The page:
Teenage Pregnancies Destroying Lives And Futures Of South African Girls
BBC reported that some 182,000 female high school students -- mostly poor and black -- become pregnant every year in South Africa, thereby endangering their educations and futures, while placing heavy financial burdens on their beleaguered families. Many of the new mothers are as young as 14.
The Human Sciences Research Council of the World Bank estimated that 18 percent of all students in South Africa either get pregnant or make someone pregnant each year.
Maternity at a young age also leads to serious health complications, even death -- more than one–third (36 percent) of all maternal deaths recorded in the country comprise teenage mothers, while accounting for only about 8 percent of all births.
"Their pelvises are not yet developed and in many case they struggle to deliver naturally because their pelvises are still small," Dr. Jay-Anne Devjee, head of the Obstetrics and Gynaecology ward at King Dinuzulu hospital in Durban told BBC.
"We are often forced to deliver the babies via Caesarean section, which increases the risks of hemorrhaging and puts their lives at risk."
Phumla Tshabalala, only 16, is one South African girl who just gave birth. "I haven't seen my boyfriend for a long time and he hasn't even been here to see me and the baby," she said. "I told him that I've given birth but no-one from his family has come. I'm not even sure if he told his parents about the baby." Tshabalala also said that her parents are “disappointed” in her. They worked hard to educate me and they say I've thrown all of their hard work away. I hope that they can forgive me one day," she lamented.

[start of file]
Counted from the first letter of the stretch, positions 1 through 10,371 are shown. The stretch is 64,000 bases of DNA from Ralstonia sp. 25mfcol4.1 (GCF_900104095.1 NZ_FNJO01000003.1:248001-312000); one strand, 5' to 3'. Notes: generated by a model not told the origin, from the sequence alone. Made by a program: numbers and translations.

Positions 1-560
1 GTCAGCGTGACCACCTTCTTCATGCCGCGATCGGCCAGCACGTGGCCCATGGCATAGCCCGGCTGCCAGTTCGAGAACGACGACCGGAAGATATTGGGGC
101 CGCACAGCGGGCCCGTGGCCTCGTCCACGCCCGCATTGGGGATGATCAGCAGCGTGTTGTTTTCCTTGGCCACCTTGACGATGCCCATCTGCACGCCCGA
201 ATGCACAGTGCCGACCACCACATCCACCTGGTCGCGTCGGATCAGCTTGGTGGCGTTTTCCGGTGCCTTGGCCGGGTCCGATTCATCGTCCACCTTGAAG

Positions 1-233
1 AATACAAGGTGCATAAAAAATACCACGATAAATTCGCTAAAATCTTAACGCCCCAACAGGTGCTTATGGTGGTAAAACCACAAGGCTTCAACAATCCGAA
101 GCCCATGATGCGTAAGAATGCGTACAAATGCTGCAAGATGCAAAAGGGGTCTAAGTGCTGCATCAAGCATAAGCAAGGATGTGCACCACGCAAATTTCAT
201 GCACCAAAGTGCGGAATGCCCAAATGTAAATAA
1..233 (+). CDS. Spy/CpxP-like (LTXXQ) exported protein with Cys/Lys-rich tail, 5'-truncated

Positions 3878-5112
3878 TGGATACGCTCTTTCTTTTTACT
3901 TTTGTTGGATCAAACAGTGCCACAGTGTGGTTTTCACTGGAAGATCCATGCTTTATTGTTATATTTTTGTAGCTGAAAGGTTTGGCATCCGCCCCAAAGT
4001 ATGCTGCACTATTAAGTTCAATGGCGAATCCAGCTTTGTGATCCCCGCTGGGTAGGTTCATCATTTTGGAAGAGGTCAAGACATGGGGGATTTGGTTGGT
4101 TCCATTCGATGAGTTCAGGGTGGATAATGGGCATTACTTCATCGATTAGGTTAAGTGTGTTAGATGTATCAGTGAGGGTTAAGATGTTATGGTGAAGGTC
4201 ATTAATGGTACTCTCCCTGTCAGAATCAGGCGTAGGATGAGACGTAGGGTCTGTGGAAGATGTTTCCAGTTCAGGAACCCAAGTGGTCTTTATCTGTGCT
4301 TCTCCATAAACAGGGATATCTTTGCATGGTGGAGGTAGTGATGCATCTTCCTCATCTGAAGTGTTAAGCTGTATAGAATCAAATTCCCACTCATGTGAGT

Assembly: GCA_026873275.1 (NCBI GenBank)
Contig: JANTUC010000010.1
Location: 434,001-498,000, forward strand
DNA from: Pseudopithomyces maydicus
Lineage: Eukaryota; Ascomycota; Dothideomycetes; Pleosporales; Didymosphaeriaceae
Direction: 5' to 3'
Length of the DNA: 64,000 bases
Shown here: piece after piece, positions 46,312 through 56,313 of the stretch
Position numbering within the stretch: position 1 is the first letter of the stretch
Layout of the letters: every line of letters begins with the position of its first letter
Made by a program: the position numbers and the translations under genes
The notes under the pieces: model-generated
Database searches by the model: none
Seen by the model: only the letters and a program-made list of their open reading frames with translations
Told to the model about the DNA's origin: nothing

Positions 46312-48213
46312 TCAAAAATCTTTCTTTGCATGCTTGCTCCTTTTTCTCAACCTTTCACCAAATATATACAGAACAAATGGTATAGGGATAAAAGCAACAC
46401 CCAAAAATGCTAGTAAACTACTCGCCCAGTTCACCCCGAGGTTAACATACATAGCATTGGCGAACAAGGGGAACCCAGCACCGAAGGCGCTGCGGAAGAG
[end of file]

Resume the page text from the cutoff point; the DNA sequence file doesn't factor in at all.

Despite a recent ruling by a Constitutional Court that schools cannot expel pregnant students (reasserting a law passed in 1996), many teen moms nonetheless are compelled to quit their studies in order to take care of their infants. Those who remain in school often hide their conditions (and big bellies) by wearing extra-large clothing, among other forms of subterfuge. South African laws also seek to protect the identity of pregnant students – but it is nearly impossible to keep their medical condition a secret for long, often putting teachers in delicate positions.
"Teachers are confronted with situations where [students] are stigmatized by other students, where the pregnant pupil becomes emotionally ostracized and your call of duty now extends to that of being a nurse, a social worker,” says Mugwena Maluleke, spokesperson for the South African Democratic Teachers Union. “It places pressure on teachers, not to mention the workload."
Dr. Edward Senzo Mchunu, the education chief for KwaZulu-Natal, warns that the high rate of pregnancy in his province is threatening to take on monstrous proportions and we cannot sit back and do nothing. We are doing everything we can to encourage our young people to be responsible.”
In addition, sexual activity by teens raises the risk of HIV infection in light of apparent widespread promiscuity and the practice of unprotected sexual intercourse.
Already, KwaZulu Natal province has 3 million people who are HIV-positive (out of a total population of about 10.5 million).
Complicating matters, under South African laws, it is illegal for anyone under the age of 16 to have sex, even if it is consensual. The National Prosecuting Authority (NPA) have prosecuted teenagers – including pregnant individuals – under the law, leading to further secrecy and denials by young people of their sexual activity.